With her background in coding and animation, Shum decided to create a project that will bring awareness of privacy issues. The Cookie Monster is an animation that focuses on educating and bringing awareness of how your information is stored and exploited on the web browsers that you use every day. By taking on a physical form, The Cookie Monster is the mishandling of information personified, as the more details we feed to these web browsers, these "monsters" behind our screens are making us sell ourselves without even knowing it. With this fun and interesting way of addressing privacy issues, Shum's The Cookie Monster allows for the conversation to become more approachable.

Shum is a senior at Baruch College majoring in CIS with a minor in New Media Arts.

Error 404

Wendy Lei

Animation, 2020, 5:08 RT

Error 404 is an animation that communicates the pressure one has to face when trying to conform to the norms. Society establishes norms and expectations that young adults must follow because these "steps" have enabled many predecessors to live a stable life. The pressure to meet these standards can be overwhelming and disrupt one's personal growth and character.

The milestones that students are expected to reach are represented as major events in this animation. It begins with a game-play. For every event that the player encounters, she is presented with two options: 01 or 02. A rule book was provided and it hints that in order to win the game, option 01 must always be chosen. Although choosing option 01 has led to significant results, the player was never able to gain meaningful experience. The slow pace and monotonous tempo allow us to feel the same restricting pressure the player feels following a chosen path. The game eventually crashes and the player is prompt to return to reality.

Error 404 initially looks at the conflict the player must choose between what they want and what they will get. However, there is a twist; the player is given a second chance starting over on her checkpoint. It's assumed the player would find a better experience, but the ending becomes more uncertain.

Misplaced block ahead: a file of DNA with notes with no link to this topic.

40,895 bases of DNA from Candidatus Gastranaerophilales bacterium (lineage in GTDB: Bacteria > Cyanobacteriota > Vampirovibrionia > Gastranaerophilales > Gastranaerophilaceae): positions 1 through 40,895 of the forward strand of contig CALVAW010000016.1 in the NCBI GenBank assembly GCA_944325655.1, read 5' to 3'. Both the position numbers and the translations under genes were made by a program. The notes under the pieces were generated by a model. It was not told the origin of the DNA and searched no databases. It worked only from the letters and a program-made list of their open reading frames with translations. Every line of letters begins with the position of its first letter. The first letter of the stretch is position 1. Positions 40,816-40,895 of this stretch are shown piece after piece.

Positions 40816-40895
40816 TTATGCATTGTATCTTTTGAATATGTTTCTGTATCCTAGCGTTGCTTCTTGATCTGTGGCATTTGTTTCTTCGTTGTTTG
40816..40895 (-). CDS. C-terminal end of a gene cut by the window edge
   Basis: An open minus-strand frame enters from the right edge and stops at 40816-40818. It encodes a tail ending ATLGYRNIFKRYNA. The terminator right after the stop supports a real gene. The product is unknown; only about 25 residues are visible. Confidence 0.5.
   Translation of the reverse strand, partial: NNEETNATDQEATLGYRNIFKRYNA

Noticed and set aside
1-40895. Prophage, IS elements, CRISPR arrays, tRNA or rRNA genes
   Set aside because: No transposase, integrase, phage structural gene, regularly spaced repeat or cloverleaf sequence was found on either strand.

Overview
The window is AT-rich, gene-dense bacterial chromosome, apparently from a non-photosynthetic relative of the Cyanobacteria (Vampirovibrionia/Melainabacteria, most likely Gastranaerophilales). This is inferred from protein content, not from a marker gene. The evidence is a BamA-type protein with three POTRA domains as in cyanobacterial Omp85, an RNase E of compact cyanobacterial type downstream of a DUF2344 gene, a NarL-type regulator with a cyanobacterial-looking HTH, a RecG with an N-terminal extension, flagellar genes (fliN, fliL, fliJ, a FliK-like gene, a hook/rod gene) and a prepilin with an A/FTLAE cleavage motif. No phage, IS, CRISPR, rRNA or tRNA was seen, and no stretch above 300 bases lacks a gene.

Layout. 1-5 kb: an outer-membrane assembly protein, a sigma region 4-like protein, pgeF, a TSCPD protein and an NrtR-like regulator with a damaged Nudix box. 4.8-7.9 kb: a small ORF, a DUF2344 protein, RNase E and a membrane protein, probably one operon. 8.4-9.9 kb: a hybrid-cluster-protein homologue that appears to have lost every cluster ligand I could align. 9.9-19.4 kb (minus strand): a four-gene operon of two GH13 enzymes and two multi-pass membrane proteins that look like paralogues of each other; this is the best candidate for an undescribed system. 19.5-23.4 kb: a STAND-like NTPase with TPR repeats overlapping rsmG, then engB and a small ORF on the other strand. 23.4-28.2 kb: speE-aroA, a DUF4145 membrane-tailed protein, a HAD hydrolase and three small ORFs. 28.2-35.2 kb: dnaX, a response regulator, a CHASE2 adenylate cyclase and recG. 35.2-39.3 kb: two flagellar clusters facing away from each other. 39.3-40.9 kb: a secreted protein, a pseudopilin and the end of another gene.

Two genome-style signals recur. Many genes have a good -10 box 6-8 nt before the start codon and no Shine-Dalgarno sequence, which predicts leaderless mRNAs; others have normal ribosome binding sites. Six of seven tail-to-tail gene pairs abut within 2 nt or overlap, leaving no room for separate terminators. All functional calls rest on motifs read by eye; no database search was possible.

Error 404 shows that despite the well-intended norms laid out by society, they can eventually wear down an individual. The desire and courage for choosing a different path are hindered due to the fear of failure. However, not everyone's life is predetermined. Following the advised rules may solve a problem, but would that solution be what's best for the individual?

The Consequences of Your Actions

Qiao Ting Liu, 2020

Animation, 2020, 0:56 RT

The Consequences of Your Actions, by Qiao Ting Liu, is a digital food diary that documents the negative effects of consuming unhealthy food. Liu approaches this sensitive topic with a comedic angle, selecting the Pacman game as the experimental subject. Immediately, viewers are met with the Pacman, who ventures into the maze, gobbling up unhealthy food along the way. As Pacman continues to find his way out of the maze, viewers can visually see how the character's eating habits progressively changes his body.

Liu was inspired by the iconic documentary Supersize Me, where Morgan Spurlock revealed the harmful effects of a diet consisting of only fast food. Spurlock eats McDonald's items for thirty days straight. Through his journey, he experiences severe weight gain, mood swings, and even health problems like heart palpitations. Liu wanted to combine a modern-day topic we talk about with an old-school arcade game we all love. She hopes this will convey the seriousness of the issue through a unique medium, giving a new perspective to a problem many overlook.